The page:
Sculpting Light and Time

Sculpting Light and Time

Allen, Bob
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In this sophisticated age where motor-driven, auto-focused, auto-exposed digital cameras can be shot while blindfolded and produce a useable image through Photoshop trickery, there is still no electronic substitute for thoughtful composition and deliberate content. While the new cameras, cell phones, and software have raised the casual snapshot to a new instantaneous art form, a little extra thought can elevate your images above today’s 24/7 visual cacophony.

Survey Your Surroundings 

If you choose to inflict a camera on an otherwise delightful outing, a bit of planning and practice can make your next adventure more photographically rewarding. Check the day’s predicted weather conditions that will figure into your shooting wish list. What’s the sun angle this time of year? Where will the shadows be cast? What time is sunset, moonrise, high tide, first chair, happy hour? Where do you want to be when the sun is going down? Anticipate those fleeting moments of magical light making sure not to fixate on just one subject or direction of view. Spin a 360 to witness the play of light surrounding you. This is when practice with your gear pays off—compose and focus, confirm settings, push the button, get the image, and move on.

Find the Right Angle

If you are photographing babies, dogs, or pretty much anything else, don’t just shoot down from the lofty level of an adult human eye. Get on their level. Lay on the ground. Climb a tree. Avoid placing heads or the horizon line in the middle of the frame. Refine the composition by moving the camera around—sometimes a few feet makes a big difference. Every item in the frame is your responsibility, so take it seriously. Did you really mean to have Old Faithful spouting out of Uncle Fred’s fedora?

If you include action figures in your imagery, try new angles or subject placement within the frame. Identify the composition and direct the action into the scene. Look for strong lines, contrasting colors, textures, or natural features to build upon. Visualize the decisive moment, identify variables, and capture it the best you can.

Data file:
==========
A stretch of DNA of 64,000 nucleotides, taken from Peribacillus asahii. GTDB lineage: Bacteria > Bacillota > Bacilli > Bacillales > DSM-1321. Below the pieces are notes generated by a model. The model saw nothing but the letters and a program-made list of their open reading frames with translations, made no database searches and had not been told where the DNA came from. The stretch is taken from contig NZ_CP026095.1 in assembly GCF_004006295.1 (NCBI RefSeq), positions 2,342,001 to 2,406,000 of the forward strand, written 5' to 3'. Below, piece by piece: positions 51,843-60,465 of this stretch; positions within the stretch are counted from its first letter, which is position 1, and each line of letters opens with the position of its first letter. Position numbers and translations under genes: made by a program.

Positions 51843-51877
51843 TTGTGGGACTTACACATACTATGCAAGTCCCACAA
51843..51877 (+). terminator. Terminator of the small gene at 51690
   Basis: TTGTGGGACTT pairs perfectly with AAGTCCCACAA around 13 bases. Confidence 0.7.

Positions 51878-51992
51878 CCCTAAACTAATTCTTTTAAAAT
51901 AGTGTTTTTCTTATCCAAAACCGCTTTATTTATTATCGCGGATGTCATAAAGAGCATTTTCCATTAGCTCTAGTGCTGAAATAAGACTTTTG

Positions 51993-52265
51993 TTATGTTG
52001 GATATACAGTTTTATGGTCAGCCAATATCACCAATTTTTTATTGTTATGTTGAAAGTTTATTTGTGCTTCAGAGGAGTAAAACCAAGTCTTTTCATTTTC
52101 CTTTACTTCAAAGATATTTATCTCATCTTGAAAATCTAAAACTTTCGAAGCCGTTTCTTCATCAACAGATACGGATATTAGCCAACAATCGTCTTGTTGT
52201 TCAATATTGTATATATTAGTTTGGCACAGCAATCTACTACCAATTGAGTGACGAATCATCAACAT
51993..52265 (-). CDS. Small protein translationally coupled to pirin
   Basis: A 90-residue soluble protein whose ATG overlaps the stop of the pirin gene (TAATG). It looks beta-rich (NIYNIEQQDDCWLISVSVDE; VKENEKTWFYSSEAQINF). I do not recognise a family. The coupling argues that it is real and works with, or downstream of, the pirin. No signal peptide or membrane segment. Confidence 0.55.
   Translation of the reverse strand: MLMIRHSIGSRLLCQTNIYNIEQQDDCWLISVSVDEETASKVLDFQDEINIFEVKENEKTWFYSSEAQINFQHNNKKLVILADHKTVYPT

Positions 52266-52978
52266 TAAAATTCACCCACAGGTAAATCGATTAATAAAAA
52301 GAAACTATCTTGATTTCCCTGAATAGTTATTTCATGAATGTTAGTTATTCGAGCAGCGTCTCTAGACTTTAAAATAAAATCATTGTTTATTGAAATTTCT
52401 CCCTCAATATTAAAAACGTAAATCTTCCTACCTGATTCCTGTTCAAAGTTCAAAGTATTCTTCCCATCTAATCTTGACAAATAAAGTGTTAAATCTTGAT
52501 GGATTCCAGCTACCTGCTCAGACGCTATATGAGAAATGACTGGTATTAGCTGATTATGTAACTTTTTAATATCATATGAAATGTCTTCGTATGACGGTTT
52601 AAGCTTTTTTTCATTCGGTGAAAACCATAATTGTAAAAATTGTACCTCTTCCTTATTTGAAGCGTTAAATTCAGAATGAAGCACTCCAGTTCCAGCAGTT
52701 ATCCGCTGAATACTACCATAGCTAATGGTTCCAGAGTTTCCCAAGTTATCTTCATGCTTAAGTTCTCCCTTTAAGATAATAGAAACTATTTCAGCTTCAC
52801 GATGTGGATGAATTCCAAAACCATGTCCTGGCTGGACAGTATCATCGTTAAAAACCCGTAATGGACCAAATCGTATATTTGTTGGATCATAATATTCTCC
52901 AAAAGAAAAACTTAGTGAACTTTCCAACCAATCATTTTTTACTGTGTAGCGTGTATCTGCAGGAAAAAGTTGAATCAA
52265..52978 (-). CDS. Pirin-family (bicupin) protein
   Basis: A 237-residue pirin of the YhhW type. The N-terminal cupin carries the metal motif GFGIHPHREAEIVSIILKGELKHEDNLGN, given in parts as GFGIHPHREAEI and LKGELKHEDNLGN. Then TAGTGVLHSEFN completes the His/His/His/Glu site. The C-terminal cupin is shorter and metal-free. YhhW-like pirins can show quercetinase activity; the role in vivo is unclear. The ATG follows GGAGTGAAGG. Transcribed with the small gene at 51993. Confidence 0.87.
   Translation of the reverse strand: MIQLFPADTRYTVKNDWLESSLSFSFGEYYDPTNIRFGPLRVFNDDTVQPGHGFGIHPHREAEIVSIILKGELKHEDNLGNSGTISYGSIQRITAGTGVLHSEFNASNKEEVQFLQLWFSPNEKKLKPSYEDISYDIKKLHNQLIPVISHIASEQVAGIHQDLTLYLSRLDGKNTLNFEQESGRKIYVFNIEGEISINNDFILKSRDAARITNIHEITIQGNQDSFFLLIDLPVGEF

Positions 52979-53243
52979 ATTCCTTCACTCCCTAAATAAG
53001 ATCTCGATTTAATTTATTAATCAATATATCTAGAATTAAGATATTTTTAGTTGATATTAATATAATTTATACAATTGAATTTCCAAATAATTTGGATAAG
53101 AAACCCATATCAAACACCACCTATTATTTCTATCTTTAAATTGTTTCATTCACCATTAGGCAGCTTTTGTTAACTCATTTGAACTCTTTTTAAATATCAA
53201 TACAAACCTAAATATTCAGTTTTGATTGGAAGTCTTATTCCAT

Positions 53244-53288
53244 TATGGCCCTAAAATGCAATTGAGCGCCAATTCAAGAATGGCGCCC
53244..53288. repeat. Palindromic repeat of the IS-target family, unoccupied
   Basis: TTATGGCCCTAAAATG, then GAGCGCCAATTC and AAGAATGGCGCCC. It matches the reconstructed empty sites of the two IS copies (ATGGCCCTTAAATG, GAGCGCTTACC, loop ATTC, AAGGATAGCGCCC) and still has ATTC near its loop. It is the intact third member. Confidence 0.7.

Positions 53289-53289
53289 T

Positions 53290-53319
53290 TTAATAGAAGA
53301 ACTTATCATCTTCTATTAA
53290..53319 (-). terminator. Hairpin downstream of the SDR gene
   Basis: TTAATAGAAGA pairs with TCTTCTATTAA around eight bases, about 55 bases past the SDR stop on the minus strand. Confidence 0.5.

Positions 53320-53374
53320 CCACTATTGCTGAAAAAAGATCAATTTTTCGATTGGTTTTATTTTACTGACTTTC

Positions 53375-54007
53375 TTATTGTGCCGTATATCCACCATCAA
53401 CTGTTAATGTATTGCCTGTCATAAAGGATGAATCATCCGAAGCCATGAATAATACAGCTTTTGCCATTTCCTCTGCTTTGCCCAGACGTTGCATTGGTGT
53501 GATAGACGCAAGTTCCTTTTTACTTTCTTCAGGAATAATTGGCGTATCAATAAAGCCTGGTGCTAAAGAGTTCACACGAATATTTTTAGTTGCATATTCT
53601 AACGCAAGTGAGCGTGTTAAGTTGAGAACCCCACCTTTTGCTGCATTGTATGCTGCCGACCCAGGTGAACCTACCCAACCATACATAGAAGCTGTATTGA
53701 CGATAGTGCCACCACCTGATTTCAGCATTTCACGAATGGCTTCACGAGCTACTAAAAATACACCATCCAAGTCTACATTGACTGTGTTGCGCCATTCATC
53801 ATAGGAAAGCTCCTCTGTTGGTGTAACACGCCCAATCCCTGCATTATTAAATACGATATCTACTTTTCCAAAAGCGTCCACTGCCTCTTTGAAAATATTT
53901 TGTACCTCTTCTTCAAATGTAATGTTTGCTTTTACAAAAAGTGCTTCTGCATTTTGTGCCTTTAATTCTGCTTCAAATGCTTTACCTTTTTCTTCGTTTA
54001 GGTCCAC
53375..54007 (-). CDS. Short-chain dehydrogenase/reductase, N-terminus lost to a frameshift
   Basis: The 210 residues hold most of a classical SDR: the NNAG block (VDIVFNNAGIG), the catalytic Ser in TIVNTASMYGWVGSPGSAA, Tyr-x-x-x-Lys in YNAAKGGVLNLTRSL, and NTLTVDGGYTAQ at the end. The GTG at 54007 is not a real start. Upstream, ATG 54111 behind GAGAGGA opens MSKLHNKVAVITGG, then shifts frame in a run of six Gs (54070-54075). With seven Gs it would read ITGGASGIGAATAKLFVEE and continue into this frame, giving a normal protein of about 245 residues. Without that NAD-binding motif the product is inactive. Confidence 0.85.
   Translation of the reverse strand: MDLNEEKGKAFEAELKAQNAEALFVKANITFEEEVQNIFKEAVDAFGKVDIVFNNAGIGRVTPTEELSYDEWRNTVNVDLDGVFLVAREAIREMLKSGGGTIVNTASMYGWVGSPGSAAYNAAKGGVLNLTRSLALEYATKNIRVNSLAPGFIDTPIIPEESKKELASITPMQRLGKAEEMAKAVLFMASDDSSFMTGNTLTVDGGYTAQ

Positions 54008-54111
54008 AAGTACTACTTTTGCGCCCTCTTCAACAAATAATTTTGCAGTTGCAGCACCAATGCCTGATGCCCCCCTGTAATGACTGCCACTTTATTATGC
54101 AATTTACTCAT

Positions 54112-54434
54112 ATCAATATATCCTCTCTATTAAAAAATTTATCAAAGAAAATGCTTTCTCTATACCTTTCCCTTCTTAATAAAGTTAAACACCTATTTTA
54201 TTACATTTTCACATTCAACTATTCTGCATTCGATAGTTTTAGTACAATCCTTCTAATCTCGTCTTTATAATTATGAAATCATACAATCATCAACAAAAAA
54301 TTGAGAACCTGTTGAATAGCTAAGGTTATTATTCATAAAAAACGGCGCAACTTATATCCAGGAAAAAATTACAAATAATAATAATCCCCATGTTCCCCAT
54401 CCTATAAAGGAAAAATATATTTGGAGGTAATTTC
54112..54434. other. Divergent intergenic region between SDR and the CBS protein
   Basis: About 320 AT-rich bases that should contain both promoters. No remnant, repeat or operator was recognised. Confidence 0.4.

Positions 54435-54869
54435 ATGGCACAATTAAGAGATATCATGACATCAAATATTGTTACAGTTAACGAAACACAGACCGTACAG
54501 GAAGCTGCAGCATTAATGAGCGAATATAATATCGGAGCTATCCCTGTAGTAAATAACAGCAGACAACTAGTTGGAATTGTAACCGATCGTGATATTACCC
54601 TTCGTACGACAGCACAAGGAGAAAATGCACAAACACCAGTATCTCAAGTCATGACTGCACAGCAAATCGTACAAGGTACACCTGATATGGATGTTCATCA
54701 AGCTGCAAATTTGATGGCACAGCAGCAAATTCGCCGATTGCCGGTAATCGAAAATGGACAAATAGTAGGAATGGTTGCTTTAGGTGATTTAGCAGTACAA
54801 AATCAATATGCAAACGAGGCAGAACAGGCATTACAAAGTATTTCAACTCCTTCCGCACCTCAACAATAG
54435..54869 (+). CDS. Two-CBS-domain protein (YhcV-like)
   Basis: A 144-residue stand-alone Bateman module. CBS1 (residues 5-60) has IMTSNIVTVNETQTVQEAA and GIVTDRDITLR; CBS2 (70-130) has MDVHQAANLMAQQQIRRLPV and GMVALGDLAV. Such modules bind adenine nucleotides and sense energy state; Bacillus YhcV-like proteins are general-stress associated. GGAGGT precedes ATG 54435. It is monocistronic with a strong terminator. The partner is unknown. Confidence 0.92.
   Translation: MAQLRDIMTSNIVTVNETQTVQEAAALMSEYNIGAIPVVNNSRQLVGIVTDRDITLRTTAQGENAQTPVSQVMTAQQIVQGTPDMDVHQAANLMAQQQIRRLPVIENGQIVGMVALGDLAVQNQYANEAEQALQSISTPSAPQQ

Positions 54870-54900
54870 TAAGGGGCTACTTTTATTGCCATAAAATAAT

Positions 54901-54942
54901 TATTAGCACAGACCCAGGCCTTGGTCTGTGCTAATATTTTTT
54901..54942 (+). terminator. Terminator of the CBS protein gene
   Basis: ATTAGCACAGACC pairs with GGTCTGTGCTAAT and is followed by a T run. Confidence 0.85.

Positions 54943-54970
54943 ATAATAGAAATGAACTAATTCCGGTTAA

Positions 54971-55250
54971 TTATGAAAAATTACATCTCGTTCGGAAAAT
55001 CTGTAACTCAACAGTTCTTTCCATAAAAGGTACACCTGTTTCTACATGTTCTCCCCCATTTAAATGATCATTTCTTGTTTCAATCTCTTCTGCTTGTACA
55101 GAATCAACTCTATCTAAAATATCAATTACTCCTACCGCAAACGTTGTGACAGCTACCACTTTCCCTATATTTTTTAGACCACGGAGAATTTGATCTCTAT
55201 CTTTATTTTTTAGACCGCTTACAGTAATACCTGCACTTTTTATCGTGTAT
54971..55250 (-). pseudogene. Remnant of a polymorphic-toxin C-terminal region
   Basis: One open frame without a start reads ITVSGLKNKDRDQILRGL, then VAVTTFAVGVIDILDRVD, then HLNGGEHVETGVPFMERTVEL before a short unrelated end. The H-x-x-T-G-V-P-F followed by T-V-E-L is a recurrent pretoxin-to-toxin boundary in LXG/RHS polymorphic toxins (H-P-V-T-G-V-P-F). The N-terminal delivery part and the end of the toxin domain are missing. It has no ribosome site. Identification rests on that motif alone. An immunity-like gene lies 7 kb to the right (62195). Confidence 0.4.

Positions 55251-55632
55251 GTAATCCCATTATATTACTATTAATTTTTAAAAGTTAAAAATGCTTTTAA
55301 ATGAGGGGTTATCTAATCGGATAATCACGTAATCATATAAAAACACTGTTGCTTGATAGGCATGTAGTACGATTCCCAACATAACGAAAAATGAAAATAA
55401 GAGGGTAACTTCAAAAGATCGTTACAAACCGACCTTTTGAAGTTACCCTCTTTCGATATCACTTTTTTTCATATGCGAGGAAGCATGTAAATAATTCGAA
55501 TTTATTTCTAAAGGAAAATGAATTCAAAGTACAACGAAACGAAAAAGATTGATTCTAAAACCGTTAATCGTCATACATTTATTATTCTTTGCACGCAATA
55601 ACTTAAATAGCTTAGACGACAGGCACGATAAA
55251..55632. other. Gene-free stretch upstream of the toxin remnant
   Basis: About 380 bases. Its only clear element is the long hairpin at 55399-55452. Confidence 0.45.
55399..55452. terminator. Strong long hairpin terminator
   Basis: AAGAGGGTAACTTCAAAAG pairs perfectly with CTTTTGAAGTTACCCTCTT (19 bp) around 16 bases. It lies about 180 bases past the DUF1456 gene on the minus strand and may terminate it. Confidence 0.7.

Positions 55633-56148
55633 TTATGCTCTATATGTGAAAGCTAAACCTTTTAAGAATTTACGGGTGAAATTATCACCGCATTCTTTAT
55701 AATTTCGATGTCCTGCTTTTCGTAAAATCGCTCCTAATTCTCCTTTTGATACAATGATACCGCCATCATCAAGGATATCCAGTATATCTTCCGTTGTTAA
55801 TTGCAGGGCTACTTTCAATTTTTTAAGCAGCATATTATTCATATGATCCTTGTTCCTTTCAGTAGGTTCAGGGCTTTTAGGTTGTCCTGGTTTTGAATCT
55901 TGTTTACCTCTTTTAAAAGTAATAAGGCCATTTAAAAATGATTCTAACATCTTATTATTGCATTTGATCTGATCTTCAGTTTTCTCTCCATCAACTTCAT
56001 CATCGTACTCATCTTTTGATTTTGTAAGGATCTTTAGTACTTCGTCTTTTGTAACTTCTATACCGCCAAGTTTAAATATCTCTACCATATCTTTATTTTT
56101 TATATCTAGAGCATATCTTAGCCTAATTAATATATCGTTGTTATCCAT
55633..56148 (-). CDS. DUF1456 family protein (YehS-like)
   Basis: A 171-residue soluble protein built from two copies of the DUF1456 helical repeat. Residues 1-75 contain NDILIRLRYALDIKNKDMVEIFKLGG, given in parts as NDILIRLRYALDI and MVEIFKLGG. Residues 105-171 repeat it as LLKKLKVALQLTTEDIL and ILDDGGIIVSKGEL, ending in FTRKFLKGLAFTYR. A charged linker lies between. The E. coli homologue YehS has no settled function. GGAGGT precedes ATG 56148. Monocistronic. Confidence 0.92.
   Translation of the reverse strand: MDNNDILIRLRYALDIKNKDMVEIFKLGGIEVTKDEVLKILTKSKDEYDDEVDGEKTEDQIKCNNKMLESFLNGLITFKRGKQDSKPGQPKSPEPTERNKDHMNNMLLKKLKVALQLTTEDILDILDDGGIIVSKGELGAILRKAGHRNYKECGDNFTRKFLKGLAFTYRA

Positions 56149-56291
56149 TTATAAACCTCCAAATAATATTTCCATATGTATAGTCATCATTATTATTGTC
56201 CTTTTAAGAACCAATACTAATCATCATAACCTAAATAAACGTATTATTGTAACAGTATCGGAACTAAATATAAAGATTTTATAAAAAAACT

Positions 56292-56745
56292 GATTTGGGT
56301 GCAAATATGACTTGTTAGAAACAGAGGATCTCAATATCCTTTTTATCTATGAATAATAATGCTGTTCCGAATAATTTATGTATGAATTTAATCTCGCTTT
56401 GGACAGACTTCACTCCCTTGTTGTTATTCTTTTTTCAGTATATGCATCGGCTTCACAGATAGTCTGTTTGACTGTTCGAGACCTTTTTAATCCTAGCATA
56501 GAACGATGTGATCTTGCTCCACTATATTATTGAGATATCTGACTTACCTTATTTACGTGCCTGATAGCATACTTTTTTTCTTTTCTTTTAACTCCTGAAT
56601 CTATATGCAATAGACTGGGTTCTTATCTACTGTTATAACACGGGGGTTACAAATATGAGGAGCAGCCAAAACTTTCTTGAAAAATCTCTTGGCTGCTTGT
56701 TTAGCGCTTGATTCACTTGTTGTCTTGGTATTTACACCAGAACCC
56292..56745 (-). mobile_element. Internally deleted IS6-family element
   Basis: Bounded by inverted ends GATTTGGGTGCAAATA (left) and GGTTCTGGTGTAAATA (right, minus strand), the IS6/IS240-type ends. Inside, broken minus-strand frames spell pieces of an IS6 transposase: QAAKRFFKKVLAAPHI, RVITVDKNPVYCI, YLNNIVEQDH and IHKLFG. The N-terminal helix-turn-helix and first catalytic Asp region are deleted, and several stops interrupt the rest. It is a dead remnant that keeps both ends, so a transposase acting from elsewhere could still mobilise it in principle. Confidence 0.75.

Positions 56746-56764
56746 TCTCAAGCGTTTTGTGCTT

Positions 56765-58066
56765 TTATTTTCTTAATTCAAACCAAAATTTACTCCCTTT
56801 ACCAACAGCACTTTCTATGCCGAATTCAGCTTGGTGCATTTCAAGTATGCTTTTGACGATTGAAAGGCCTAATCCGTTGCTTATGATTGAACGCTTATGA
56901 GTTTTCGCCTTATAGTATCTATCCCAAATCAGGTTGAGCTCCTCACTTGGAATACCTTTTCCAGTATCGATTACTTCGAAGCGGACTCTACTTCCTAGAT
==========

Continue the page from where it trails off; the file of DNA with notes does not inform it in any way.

Know Your Equipment

Make a point of using all the gear you carry. Less is definitely more—there are no macho poser points for recreating all day with heavy gear you don’t use. Bring an extra ham sandwich instead. Explore the full gamut of your focal range choices—don’t get stuck on one angle of view or perspective. Compose and shoot both vertical and horizontal images from any given scene. Train your compositional eye by visualizing focal length choices and image orientation before you pick up your camera; a useful exercise for technically nailing those fast changing spontaneous events.

Once you have invested in the digital gear, shooting is cheap. Photograph often, experiment with new ideas, and know the functions of your camera. Most importantly, become a brutal self-editor—know when to push DELETE. No need to fill up another hard drive (or bore your family and friends) with the shots that got away.

Some of my favorite images are ones that required planning and several earnest attempts—often spanning years—to have the unique convergence of a strong composition, the desired light, and the decisive moment of action. Dumb luck doesn’t hurt either.



Resident lunatic Bob Allen has been paying the bills with his camera since 1989.

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